Regular physical activity has many health benefits, including strengthening the bones, muscles and heart, weight control, and reducing the risk of certain diseases.
A research team at the University of California San Diego’s School of Medicine recently found that a single session of moderate exercise could also act as an anti-inflammatory. The findings are encouraging and could have implications for chronic diseases such as fibromyalgia and arthritis. It could also have a positive effect on more pervasive conditions, including obesity.
The study was recently published in the online magazine Brain, Behavior and Immunity, and found that a single 20-minute session of moderate exercise can stimulate the immune system, causing it to produce an anti-inflammatory cellular response.
Suzi Hong, PhD, in the Department of Family Medicine and Public Health and the Department of Psychiatry at UC San Diego School of Medicine, and senior author, notes that exercise is always beneficial for the body on many levels, including at the immune cell level. She adds that although the anti-inflammatory benefits of exercise have been known to researchers for years, determining how that process works is the key to safely maximizing the benefits.
The sympathetic nervous system is a pathway that helps to raise blood pressure and accelerate heart rate, among other things. During exercise, both the sympathetic nervous system and the brain are activated to enable the body to perform the work. During this process, hormones such as norepinephrine and epinephrine are released into the blood stream. These hormones trigger the adrenergic receptors found in immune cells.
During exercise, this activation process produces immunological responses including the production of many cytokines, or proteins. One of these is TNF, which is a key regulator of systemic and local inflammation and helps boost immune responses.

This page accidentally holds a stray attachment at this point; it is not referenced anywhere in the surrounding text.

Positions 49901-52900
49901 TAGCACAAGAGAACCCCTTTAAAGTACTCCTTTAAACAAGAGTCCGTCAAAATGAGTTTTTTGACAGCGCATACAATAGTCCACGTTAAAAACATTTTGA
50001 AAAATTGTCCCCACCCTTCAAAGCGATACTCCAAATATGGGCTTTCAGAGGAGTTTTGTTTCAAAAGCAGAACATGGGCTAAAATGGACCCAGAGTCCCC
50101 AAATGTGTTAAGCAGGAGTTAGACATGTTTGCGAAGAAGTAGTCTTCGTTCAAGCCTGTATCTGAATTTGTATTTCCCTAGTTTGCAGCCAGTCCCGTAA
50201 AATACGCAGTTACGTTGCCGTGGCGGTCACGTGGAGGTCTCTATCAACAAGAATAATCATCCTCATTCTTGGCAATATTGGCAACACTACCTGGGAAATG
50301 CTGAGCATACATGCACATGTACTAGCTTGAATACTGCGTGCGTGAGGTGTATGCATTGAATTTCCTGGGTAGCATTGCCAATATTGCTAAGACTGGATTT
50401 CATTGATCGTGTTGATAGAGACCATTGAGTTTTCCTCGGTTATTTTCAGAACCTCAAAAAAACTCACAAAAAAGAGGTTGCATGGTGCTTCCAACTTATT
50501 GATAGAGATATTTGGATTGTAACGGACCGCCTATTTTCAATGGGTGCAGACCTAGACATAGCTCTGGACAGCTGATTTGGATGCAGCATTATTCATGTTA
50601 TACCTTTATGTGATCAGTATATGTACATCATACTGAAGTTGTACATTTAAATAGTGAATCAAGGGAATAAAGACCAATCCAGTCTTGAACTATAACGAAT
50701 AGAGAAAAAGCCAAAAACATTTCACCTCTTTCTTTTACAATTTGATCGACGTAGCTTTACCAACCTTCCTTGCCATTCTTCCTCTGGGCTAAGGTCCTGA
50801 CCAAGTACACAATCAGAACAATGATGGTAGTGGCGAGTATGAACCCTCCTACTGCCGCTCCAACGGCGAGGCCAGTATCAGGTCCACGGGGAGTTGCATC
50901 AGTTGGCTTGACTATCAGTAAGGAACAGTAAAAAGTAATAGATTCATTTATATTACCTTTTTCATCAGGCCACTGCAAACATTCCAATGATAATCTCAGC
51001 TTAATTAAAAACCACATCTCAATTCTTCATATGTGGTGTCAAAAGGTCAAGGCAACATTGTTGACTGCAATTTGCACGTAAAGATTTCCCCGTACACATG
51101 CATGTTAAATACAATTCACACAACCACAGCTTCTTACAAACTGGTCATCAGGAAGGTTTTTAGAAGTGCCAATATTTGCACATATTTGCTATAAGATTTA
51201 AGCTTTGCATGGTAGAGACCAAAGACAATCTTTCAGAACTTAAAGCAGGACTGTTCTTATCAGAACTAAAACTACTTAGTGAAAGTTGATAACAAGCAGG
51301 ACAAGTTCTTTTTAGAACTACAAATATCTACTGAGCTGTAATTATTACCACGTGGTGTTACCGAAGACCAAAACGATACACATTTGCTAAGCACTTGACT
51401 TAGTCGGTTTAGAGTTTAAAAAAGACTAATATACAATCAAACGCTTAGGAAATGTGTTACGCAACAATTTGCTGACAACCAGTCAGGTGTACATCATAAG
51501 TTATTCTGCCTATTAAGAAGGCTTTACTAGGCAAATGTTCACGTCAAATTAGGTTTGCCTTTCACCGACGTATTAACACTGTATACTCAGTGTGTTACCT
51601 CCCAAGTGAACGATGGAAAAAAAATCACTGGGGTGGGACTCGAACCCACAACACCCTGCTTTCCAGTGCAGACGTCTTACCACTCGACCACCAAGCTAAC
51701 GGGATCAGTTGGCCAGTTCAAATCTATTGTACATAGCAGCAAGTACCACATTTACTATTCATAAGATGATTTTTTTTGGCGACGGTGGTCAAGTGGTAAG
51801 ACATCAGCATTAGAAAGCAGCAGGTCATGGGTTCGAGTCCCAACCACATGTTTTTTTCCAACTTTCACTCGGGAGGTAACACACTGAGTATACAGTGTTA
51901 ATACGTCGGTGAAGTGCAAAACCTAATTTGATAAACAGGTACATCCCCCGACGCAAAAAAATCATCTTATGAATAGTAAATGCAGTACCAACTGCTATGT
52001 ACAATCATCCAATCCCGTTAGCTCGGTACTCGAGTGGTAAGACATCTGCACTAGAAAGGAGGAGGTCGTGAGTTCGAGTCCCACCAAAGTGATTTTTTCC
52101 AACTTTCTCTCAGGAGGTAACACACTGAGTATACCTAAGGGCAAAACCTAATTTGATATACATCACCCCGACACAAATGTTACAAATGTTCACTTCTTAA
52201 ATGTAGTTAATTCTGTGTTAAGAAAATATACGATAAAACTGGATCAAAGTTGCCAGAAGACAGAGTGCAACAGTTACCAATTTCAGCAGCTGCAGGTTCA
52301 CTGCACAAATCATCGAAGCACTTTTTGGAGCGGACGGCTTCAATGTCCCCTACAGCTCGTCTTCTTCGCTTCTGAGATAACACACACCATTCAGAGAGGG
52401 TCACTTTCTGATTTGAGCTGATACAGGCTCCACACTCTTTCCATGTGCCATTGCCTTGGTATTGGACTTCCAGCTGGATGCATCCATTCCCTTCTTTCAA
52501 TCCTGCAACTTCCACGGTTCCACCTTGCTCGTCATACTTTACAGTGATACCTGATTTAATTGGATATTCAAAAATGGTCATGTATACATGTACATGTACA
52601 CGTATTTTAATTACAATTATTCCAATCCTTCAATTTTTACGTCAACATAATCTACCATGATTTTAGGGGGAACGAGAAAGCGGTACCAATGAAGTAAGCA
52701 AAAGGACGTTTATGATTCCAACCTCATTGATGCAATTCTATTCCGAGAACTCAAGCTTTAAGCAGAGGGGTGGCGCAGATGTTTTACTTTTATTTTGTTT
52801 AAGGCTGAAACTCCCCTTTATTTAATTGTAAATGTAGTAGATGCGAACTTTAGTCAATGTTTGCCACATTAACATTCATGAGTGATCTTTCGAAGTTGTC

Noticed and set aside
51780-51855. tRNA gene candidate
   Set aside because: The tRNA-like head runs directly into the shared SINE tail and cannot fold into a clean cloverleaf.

Hong explained that the results of the study show that one session of approximately 20 minutes of modest treadmill exercise caused a five percent increase in the number of stimulated immune cells producing TNF. New therapies for individuals with chronic inflammatory conditions may be developed by building on this understanding of what sets regulatory mechanisms of inflammatory proteins in motion. With nearly 25 million Americans suffering from autoimmune diseases, this could be a huge step toward relieving their suffering.
During the study, 47 participants walked on a treadmill at an intensity that was adjusted to cater for their fitness level. Blood was collected before the 20-minute exercise challenge and again immediately after.
Hong noted that a workout session doesn’t have to be intense to have anti-inflammatory effects. It is sufficient to do between twenty and thirty minutes of moderate exercise, including fast walking. Thinking that a workout needs to be for a long duration at a peak exertion level can be intimidating for those who suffer from chronic inflammatory diseases and could benefit greatly from physical activity.
Inflammation is an important part of the body’s immune response. Through the immune response, the body tries to defend itself against foreign invaders, such as viruses and bacteria; heal itself after an injury; and repair tissue that has been damaged. Chronic inflammation can however lead to serious health issues associated with celiac disease, diabetes, obesity and other conditions.
Hong concludes that patients with chronic inflammatory diseases should always consult with their doctor to determine an appropriate treatment plan. Knowing that exercise can act as an anti-inflammatory is a thrilling step toward new possibilities.